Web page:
Here is an intriguing quote from Saint Gregory of Nyssa, Bishop, (330-395) taken from Monday morning’s Office of Readings. He describes how our new life in Christ–our new existence–is nurtured through the Church and her sacraments. I would love your thoughts. – Marcus Grodi
Because you are among several folks who are worried that we have fallen off the Christian cliff, I thought that this record of an interchange with Internet friends who had similar concerns might ease your anxiety about our salvation prospects. It is important to understand that we are not writing this to try to convert you, but to hopefully neutralize your prejudices so if any other friend converts, you can say “Gee Whiz, that is wonderful” as opposed to “You poor lost soul.” Here is the interchange:
As ignored and avoided as Mary is by most non-Catholics, Joseph is even more so! Yet, God the Father also chose him specifically to be the foster father of His Son Jesus. In this article Steve Wood describes the unique and important role Joseph can play in helping men today become loving, faithful and holy husbands and fathers.
We are living in a remarkable age. As we approach the third millennium of Christianity in the year 2,000, we are watching a world in extremes. Amid the rapid onslaught of secularization and irreligion, we find hordes of people seeking solace in religion.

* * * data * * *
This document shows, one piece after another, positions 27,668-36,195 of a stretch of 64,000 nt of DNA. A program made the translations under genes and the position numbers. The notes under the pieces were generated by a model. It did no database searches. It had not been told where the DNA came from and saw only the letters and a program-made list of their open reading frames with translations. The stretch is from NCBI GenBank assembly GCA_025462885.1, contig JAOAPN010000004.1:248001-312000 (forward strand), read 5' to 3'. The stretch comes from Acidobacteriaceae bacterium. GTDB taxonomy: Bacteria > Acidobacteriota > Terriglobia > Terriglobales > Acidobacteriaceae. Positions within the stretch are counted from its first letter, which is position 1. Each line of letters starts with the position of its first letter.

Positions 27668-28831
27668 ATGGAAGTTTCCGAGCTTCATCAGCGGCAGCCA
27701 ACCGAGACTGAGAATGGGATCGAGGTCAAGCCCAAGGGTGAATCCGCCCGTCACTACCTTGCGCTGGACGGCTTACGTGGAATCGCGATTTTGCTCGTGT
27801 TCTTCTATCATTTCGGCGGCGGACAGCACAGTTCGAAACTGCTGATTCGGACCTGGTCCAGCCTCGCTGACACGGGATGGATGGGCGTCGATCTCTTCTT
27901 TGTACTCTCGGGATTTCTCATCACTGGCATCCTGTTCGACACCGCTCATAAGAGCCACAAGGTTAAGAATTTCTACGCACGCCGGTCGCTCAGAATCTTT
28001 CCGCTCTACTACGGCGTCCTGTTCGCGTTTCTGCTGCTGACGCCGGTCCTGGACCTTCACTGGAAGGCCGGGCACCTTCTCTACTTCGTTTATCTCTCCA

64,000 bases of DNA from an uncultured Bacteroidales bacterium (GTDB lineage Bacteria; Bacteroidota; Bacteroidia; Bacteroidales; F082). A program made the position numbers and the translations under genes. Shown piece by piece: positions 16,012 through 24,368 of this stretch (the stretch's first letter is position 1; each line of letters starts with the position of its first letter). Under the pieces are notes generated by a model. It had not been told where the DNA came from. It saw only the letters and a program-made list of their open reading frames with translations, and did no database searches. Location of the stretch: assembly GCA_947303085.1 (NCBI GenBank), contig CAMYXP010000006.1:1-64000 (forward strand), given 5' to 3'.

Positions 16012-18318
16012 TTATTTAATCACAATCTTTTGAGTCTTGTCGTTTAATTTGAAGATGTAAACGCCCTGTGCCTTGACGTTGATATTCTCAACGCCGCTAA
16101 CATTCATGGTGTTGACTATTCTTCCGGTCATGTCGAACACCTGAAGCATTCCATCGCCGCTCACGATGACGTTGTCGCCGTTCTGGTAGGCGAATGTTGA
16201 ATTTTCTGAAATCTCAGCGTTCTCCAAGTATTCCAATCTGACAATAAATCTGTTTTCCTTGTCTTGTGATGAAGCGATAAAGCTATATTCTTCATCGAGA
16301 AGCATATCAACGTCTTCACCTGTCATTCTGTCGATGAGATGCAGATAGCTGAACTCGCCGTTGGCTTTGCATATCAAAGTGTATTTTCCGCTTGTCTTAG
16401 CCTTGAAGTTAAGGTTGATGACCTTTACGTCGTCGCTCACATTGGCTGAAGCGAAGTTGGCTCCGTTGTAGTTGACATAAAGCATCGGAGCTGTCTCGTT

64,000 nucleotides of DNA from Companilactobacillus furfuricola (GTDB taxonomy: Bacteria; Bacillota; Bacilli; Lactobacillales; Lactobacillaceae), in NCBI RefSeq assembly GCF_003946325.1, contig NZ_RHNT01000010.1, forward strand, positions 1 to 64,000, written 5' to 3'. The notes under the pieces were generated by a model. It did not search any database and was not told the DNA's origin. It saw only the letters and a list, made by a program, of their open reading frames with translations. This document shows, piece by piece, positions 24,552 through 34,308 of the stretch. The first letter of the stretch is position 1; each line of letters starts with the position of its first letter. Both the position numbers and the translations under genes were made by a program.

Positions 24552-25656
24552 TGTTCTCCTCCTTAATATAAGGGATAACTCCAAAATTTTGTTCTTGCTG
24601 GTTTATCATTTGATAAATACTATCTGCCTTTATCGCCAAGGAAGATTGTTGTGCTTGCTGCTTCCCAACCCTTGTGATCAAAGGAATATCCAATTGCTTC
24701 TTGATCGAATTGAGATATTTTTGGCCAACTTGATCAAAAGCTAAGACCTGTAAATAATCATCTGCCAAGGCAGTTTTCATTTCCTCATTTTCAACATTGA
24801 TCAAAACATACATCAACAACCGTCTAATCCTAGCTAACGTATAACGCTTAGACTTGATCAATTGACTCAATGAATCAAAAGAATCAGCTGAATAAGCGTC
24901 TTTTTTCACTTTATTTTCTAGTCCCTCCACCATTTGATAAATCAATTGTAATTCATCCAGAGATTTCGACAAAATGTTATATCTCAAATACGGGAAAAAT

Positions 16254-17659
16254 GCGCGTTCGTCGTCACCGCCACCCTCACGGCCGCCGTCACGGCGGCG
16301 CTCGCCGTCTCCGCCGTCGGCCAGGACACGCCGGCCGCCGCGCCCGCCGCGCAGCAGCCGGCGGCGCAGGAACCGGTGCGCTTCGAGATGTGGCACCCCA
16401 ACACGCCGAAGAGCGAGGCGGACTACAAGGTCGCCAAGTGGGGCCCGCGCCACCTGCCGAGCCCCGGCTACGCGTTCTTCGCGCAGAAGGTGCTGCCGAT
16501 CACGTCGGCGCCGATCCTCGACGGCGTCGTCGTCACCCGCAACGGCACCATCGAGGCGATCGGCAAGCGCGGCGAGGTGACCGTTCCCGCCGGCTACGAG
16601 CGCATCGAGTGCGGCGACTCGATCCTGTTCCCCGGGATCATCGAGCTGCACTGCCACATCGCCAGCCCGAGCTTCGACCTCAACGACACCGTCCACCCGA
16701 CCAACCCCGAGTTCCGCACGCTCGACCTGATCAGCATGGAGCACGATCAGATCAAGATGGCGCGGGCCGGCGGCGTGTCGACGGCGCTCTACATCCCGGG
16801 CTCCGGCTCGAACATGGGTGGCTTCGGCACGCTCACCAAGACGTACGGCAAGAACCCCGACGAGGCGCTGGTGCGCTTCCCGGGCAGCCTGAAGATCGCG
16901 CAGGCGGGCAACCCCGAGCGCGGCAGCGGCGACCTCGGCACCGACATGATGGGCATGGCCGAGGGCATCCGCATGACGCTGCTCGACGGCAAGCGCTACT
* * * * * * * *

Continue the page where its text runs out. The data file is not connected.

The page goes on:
The Hail Mary, traditionally known as the Ave Maria, is a Biblical prayer. In the first half, the words are directly from the Gospel of St. Luke, while the second half reflects what this could mean to us, praying Christians in the Body of Christ, pondering these things in our hearts.
The account of the angel Gabriel announcing to Mary that she is to be the mother of our Savior is familiar to all Christians. We find here the first elements of the Ave Maria. The angel’s words are “Hail, O favored one,” (Luke 1:28 RSV), or as Jerome translated it in his 4th century Latin edition, “full of grace.”
Despite the radicalism of early Protestantism toward many ancient Catholic “distinctives,” such as the Communion of the Saints, Penance, Purgatory, Infused Justification, the Papacy, the priesthood, sacramental marriage, etc., it may surprise many to discover that Martin Luther was rather conservative in some of his doctrinal views, such as on baptismal regeneration, the Eucharist, and particularly the Blessed Virgin Mary.
Many Protestant Christians believe that Catholic devotion to Mary eclipses Jesus, or involves improper worship of a human creature. In this short article, Dr. Miravalle, whose wife Beth is a convert to the Catholic Church, explains a proper view of Catholic devotion to Mary.
Marcus Grodi joins Doug Keck on his EWTN show Bookmark to discuss Thoughts for the Journey Home, a collection of essays drawn from Marcus’ published columns in The Coming Home